All together now!

Then they gathered all the believers together for a church meeting.  They gave their opinion or judgment if you like, that their ministry or time would be better spent doing what God had called them to do - to be leaders of the Church, praying, preaching, evangelizing and discerning how best to apply the 3 years of teaching that they had had when travelling with Jesus Christ before His ascension.  Note also that the Apostles didn't say their work was more important than serving. Other people in the church gathering, who had a ministry of service and overseeing the food distribution, could spend their time doing that!

The Result

Acts 6v7 - So God's message continued to spread. The number of believers greatly increased in Jerusalem, and many of the Jewish priests were converted, too.

The result was even greater growth now! This growth was where the word of God increased in its effectiveness in the lives of those unbelievers who would listen to the gospel.  This growth was not merely addition but multiplication! So explosive was this growth, that even former enemies such as Jewish priests were becoming converts and started to believe in the bodily resurrection of Jesus Christ.  The church was preaching one thing and acting upon it.  There was no hypocrisy within the church. The church was transparent - it lived as it believed.  The church was seen as transformative and servant-like.  Transformation and change alone would not have been the catalyst for growth, without the reasoning behind it. Instead of being a withdrawn people filled with fear of retribution from the Roman government and Jewish leaders, they became a people filled with boldness and joy - serving God and others, just as Jesus Christ did.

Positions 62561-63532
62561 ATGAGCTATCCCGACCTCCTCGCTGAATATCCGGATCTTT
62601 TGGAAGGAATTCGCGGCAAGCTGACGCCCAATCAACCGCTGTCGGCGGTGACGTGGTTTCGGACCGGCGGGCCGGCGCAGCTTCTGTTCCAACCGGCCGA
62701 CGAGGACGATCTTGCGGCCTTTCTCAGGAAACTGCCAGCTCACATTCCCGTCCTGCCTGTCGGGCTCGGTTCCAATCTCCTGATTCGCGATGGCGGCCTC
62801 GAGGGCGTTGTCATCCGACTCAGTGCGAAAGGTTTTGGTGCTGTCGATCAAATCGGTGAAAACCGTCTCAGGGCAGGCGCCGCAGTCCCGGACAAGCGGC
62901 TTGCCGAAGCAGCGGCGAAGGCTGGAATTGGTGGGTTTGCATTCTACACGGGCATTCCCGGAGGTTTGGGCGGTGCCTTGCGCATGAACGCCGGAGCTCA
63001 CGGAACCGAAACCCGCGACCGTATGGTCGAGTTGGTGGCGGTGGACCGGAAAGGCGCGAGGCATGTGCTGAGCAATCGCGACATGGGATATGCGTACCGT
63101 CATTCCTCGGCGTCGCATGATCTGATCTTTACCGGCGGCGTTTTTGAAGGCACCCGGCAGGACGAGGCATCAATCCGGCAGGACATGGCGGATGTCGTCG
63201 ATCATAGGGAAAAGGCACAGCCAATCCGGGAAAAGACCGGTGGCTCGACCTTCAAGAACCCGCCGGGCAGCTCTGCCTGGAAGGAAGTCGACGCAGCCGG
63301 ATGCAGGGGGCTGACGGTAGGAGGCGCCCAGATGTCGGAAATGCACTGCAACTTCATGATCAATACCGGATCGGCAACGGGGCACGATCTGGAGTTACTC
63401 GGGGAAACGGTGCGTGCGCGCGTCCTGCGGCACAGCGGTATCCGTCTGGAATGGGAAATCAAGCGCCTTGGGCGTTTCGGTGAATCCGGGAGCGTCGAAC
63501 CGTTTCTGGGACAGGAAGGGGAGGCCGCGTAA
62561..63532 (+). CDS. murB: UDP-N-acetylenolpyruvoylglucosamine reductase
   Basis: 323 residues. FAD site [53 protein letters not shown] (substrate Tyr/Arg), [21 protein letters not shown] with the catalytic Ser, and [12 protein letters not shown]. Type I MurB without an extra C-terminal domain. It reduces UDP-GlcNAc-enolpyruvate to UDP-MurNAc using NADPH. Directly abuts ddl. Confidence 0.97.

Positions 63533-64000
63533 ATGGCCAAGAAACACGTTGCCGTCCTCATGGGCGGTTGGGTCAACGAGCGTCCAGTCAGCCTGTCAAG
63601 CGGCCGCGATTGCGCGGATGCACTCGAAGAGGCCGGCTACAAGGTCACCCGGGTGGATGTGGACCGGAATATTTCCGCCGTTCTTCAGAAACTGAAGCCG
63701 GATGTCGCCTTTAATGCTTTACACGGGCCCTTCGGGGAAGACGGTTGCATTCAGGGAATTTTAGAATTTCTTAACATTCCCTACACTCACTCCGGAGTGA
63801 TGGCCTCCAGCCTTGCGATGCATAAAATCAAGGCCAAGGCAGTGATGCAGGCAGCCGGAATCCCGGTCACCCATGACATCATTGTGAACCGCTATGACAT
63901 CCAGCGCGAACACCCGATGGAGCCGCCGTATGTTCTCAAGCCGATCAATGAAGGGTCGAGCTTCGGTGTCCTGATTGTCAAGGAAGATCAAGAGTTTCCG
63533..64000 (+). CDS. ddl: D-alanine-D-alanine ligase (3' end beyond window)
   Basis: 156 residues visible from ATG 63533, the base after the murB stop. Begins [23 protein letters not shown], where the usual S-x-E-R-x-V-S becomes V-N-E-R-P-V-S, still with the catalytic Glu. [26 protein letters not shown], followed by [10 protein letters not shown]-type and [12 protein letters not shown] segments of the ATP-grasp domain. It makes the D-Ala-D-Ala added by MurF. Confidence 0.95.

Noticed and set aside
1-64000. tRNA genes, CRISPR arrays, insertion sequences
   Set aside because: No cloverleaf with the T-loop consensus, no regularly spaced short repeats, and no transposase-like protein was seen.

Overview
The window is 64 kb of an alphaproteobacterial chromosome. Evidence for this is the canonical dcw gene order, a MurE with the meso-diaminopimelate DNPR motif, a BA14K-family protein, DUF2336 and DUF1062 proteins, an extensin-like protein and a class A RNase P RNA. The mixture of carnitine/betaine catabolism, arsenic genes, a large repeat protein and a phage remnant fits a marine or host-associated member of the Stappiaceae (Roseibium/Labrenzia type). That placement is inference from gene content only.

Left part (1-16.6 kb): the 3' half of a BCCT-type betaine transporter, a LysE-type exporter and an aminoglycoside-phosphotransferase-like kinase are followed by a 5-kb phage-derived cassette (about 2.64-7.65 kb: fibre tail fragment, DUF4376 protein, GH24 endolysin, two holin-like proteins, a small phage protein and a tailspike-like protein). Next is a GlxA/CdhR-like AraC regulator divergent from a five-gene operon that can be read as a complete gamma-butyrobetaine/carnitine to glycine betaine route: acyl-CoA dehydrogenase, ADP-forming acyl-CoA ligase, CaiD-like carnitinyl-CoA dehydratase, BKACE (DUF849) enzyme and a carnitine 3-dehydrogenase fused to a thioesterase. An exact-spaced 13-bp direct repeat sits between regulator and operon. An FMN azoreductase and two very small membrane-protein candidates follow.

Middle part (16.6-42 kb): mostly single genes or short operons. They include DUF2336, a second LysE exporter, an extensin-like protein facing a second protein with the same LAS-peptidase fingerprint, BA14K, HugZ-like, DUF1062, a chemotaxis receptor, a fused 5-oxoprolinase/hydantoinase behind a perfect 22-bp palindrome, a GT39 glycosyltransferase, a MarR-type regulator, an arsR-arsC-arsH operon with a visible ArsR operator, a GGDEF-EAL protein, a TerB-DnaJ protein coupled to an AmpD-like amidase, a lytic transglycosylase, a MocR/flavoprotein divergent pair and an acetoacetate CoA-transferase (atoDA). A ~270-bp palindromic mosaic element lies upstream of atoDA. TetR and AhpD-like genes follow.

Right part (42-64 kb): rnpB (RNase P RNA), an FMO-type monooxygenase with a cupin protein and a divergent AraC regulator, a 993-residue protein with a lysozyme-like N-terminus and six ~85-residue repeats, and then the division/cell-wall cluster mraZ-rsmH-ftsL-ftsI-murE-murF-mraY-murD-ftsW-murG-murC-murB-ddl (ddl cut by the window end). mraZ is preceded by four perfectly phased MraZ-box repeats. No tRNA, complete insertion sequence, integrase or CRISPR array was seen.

But there was one further problem and it was just as Jesus had warned them the night before His own crucifixion and had prayed for them!

2. Persecution Arises!

But a true crisis soon appears which almost caused the growing body of believers, the only church in existence at the time, to implode and die! All the power and passion of the early church, however, had a cost.  The early church endured persecution from the Jewish authorities, keen to exercise authoritarian rule.  The early church was persecuted for Jesus as the Messiah.  What was the result of this persecution?  The world was changing, particularly for the Jewish people.  For centuries they had been expectant of a Messiah or Saviour.  When the Messiah, Jesus Christ, did come - they missed Him.  They had misunderstood what the Messiah was to do.  The Messiah was not to lead a political revolution as they thought, but rather lead a spiritual revolution, bring people back into relationship with God.  Just as we saw in the Old Testament Covenants. The worldview of the Jewish people needed to be changed and when worldviews need wholesale change of focus, problems arise.  The embryonic church, was soon to feel pressure to revert back to old ways of thinking.